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Jeff Jackson Wednesday, 26 February 2014 10:28 TWEET COMMENTS 0

Running for Life - Page 5

Trailhead: Copper Canyon

Getting there. Drive south from El Paso, Texas, and cross the border at Ciudad Juarez. You’ll need to present your passport or notarized birth certificate at the checkpoint and secure a tourist card before continuing to the interior of Mexico. You’ll also need to present your title, driver’s license and credit card (in the same name as appears on the title) in order to receive a car pass. Once your paperwork is complete, drive south for five hours to Chihuahua City on Mexico 45, turn west on 16 to Cuahtemoc and follow signs to Creel. The drive from Chihuahua to Creel takes around five hours. Chihuahua City has an airport if you’d prefer to fly. Bus service via Estrella Blanca is also an option. Buses run from El Paso. Eight buses a day run from Chihuahua to Creel. Creel is an excellent hub from which to explore the Copper Canyon.

Seasons. Because of the varying altitude, Copper Canyon offers good temperatures year round. Summers are blistering in the lower elevations and winters are frigid up high. For this reason, spring and fall might be considered the best seasons to visit.

Guidebooks. My favorite guide to Mexico is Insight Guides Mexico, mainly because of Kal Muller’s incredible photography. Let’s Go and Lonely Planet also offer basic information on accommodations, camping, transportation, restaurants, etc.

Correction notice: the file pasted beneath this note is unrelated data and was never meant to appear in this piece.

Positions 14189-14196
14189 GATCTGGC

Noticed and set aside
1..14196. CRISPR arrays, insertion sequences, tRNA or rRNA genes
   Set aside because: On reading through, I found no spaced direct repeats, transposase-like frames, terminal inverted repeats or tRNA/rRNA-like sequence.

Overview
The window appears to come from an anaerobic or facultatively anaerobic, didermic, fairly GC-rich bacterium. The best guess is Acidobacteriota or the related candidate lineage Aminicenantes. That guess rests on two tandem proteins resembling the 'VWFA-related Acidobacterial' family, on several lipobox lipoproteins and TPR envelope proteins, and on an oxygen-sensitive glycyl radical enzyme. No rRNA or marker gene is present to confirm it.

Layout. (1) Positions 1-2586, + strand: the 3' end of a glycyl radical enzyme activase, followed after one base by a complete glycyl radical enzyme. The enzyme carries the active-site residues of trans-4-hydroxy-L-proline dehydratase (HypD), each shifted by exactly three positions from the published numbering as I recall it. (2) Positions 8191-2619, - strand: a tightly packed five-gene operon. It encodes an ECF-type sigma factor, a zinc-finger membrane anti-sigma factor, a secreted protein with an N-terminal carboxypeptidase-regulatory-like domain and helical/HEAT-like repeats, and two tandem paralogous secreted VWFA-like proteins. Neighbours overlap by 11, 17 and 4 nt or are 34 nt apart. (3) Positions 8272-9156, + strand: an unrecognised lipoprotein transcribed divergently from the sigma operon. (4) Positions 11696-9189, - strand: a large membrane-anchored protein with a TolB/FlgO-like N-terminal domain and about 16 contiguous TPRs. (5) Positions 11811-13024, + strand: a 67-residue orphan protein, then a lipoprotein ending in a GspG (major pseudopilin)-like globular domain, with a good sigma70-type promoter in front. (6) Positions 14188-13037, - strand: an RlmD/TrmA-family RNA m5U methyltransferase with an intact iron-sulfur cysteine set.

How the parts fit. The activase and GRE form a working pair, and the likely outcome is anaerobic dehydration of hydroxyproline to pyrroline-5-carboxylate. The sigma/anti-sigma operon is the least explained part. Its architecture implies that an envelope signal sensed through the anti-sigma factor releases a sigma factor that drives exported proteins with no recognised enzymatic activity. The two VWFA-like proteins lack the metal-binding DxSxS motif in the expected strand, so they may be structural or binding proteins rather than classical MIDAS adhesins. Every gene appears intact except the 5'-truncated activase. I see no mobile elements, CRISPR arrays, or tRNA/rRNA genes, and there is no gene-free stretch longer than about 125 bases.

Recommended trails. Some of the more popular destinations make for excellent trail runs. Check out The Valley of the Monks, nine kilometers from Creel, an eerie collection of rock spires known in the Tarahumara language as The Valley of the Erect Penises. Basaseachi Falls is the highest waterfall in Mexico and offers a difficult trail to the base (two hours of trotting and scrambling). The Batopilas River, at the bottom of the Copper Canyon, has a nice trail along its banks that goes as far as your legs can go. Some of the nicest trails are those that connect Tarahumara villages. Check with locals for more information. Given the nature of the landscape and ubiquitous trail systems, I would recommend contacting or, better yet, hiring a guide before venturing into the unknown.

Suggested reading.

  • Fontana, B., Tarahumara, Where Night is the Day of the Moon, 1979, Northland Press, Flagstaff, Arizona.
  • Kennedy, John, Tarahumara of the Sierra Madre; Beer, Ecology, and Social Organization, 1978, AHM Publishing Corporation.
  • Lumholtz, Karl, Unknown Mexico, 1902, Rio Grande Press, University of Chicago.
  • Lister, Florence C. and Robert H., Chihuahua, Storehouse of Storms.
  • Nabokov, Peter, Indian Running; Native American History and Tradition, 1981, Ancient City Press, Santa Fe, New Mexico.


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